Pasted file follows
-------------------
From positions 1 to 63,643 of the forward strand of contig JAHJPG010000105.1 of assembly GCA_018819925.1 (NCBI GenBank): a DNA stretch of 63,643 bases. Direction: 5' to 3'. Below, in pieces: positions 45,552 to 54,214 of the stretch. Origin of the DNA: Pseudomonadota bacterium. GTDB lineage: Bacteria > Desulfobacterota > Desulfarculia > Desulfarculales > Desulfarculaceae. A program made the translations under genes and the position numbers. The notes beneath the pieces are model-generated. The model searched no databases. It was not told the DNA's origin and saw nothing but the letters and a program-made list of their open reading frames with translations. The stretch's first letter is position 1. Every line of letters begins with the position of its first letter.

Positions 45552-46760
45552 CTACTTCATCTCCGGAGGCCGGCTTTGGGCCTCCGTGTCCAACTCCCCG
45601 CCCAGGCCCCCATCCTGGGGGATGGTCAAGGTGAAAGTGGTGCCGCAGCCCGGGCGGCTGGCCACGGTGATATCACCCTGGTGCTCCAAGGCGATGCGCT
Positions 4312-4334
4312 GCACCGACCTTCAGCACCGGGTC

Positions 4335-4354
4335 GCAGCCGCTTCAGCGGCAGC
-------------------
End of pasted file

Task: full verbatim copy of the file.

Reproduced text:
From positions 1 to 63,643 of the forward strand of contig JAHJPG010000105.1 of assembly GCA_018819925.1 (NCBI GenBank): a DNA stretch of 63,643 bases. Direction: 5' to 3'. Below, in pieces: positions 45,552 to 54,214 of the stretch. Origin of the DNA: Pseudomonadota bacterium. GTDB lineage: Bacteria > Desulfobacterota > Desulfarculia > Desulfarculales > Desulfarculaceae. A program made the translations under genes and the position numbers. The notes beneath the pieces are model-generated. The model searched no databases. It was not told the DNA's origin and saw nothing but the letters and a program-made list of their open reading frames with translations. The stretch's first letter is position 1. Every line of letters begins with the position of its first letter.

Positions 45552-46760
45552 CTACTTCATCTCCGGAGGCCGGCTTTGGGCCTCCGTGTCCAACTCCCCG
45601 CCCAGGCCCCCATCCTGGGGGATGGTCAAGGTGAAAGTGGTGCCGCAGCCCGGGCGGCTGGCCACGGTGATATCACCCTGGTGCTCCAAGGCGATGCGCT
Positions 4312-4334
4312 GCACCGACCTTCAGCACCGGGTC

Positions 4335-4354
4335 GCAGCCGCTTCAGCGGCAGC